There is certainly something about the Harley-Davidson (NYSE:HOG) brand. Even the Investor Relations website makes people want to "live the legend," even if that means doing so vicariously through stock ownership. In the end, though, regardless of brand appeal, a stock's worth is measured by the dollar returns to investors, and appears to be fairly valued.
The company operates in two segments: the Motorcycles & Related Products (Motorcycles) segment and the Financial Services (Financial Services) segment. The motorcycle segment designs, manufactures and sells at wholesale heavyweight Harley-Davidson motorcycles as well as a line of motorcycle parts, accessories, general merchandise and related services. The company's products are sold to retail customers through a network of independent dealers. The company conducts business on a global basis, with sales in North America, Europe/Middle East/Africa, Asia-Pacific and Latin America.
The Financial Services segment consists of Harley-Davidson Financial Services [HDFS]. HDFS provides wholesale and retail financing and provides insurance and insurance-related programs primarily to Harley-Davidson dealers and their retail customers. HDFS conducts business principally in the United States and Canada.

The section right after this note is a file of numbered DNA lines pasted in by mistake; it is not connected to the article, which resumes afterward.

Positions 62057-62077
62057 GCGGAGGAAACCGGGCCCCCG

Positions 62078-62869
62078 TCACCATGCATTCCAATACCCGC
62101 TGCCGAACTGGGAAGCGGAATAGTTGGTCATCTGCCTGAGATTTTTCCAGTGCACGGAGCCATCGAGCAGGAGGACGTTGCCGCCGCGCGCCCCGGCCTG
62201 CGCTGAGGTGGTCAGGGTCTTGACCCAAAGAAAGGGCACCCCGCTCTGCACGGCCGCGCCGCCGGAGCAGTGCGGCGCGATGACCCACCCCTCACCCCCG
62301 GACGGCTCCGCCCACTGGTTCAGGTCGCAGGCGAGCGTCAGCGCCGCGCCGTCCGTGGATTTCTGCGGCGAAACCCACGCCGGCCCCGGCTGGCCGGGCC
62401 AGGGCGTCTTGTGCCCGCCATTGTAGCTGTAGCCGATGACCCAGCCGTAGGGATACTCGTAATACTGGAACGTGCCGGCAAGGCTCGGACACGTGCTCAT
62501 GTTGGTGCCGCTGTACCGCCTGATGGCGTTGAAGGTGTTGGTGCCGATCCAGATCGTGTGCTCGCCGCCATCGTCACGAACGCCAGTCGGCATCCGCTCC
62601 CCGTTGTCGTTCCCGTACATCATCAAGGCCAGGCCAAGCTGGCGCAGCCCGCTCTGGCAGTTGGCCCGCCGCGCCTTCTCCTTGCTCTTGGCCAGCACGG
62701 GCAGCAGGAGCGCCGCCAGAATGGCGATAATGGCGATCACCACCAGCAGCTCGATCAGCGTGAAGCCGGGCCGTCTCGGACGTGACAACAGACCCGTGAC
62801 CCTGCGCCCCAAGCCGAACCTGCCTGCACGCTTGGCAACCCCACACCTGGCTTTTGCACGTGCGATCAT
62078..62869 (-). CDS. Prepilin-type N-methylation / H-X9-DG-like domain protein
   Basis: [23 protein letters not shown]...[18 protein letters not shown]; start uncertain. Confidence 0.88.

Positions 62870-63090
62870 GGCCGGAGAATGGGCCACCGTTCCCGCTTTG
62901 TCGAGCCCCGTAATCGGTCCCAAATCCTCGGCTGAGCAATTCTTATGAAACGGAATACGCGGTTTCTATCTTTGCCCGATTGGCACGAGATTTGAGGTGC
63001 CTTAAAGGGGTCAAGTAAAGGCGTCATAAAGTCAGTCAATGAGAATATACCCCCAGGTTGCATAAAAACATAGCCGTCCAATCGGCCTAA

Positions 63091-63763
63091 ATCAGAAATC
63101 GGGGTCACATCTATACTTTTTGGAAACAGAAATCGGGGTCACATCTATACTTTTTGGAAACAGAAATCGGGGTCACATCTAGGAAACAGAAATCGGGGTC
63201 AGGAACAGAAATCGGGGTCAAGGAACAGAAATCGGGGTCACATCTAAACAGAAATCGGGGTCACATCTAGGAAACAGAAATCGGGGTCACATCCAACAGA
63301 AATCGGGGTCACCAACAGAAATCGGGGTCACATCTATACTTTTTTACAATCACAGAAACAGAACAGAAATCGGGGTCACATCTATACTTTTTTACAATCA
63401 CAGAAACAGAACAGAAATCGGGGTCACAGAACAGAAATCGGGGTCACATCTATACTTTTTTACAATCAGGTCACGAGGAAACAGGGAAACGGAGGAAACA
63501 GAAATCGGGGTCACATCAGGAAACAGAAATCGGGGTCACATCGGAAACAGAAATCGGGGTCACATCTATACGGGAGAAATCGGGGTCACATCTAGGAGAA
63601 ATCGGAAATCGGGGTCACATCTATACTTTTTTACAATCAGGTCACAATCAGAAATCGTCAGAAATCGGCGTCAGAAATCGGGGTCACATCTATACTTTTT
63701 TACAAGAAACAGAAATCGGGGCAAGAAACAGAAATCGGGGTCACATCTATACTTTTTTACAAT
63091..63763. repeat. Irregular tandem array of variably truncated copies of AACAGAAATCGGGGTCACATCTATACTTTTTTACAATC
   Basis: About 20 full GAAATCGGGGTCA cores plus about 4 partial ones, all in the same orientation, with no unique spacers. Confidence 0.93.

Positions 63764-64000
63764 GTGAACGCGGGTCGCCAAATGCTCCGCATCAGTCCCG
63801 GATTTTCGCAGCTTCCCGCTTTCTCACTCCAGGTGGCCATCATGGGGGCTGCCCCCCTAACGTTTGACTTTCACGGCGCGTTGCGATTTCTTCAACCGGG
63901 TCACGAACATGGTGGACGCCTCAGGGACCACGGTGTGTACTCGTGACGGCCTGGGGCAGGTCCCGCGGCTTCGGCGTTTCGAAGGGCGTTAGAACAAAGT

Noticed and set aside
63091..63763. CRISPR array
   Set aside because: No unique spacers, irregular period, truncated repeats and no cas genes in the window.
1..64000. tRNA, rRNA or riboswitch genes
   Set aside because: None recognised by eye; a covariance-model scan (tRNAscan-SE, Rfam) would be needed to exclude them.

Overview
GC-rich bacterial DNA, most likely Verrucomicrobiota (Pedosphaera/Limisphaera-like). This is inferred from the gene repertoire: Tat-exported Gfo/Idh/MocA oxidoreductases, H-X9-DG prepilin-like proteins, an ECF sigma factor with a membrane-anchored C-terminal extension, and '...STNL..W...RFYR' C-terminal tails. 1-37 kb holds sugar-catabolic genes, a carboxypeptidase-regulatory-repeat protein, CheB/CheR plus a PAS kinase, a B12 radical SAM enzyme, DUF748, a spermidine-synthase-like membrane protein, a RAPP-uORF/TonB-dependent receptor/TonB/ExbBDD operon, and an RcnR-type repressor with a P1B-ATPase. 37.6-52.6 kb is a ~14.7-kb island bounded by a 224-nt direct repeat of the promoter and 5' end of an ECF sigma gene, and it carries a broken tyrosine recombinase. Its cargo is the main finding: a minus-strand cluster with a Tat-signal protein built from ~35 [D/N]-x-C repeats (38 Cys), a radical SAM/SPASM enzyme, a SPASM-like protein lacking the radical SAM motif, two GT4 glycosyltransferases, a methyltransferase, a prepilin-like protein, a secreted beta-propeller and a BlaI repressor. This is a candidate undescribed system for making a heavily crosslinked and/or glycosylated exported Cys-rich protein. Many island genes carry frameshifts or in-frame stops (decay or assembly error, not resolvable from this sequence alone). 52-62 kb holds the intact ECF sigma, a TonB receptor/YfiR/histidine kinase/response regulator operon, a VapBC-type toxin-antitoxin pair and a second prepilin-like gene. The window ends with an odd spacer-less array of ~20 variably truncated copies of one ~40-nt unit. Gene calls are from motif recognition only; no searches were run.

The demographics of Harley-Davidson's customer base has been the subject of some concern looking forward but management has been successfully addressing the issue of an aging population by targeting "outreach customers," or customers outside of the typical Harley-Davidson purchaser demographic. Historically, the company's customer base has primarily consisted of Caucasian males, age 34+, but sales are actually growing faster young adults, 18 to 34; female riders; African-American and Hispanic riders than the company's traditional customer base. Couple that with the company's international expansion and I think the company has significant growth prospects.
How HOG Makes Money
Before investing in a stock, I think it's important to understand exactly how the company makes money. In HOG's case, when the company ships a motorcycle, it generates a receivable from the dealer or distributor. The dealer can finance the purchase through HDFS, or pay cash. HDFS also offers financing for retail customers. So, basically, when a bike is sold by the dealer, HOG pays the dealer, and again, has a receivable. The company has several options on how to monetize these receivables, but mostly appears to borrow using the receivables as collateral. This helps explain the significant level of debt owed by HOG, which is about 90% of annual sales, or about 55% of total assets. The company may, at times, also sell the receivables.
Harley-Davidson recently announced Q1 results largely in-line with previous guidance. In short, that guidance is for:
- Full-year motorcycle shipments of 259,000 to 264,000, up approximately 4.5% to 6.5% from 2012.
- Gross margin between 35.25% and 36.25%.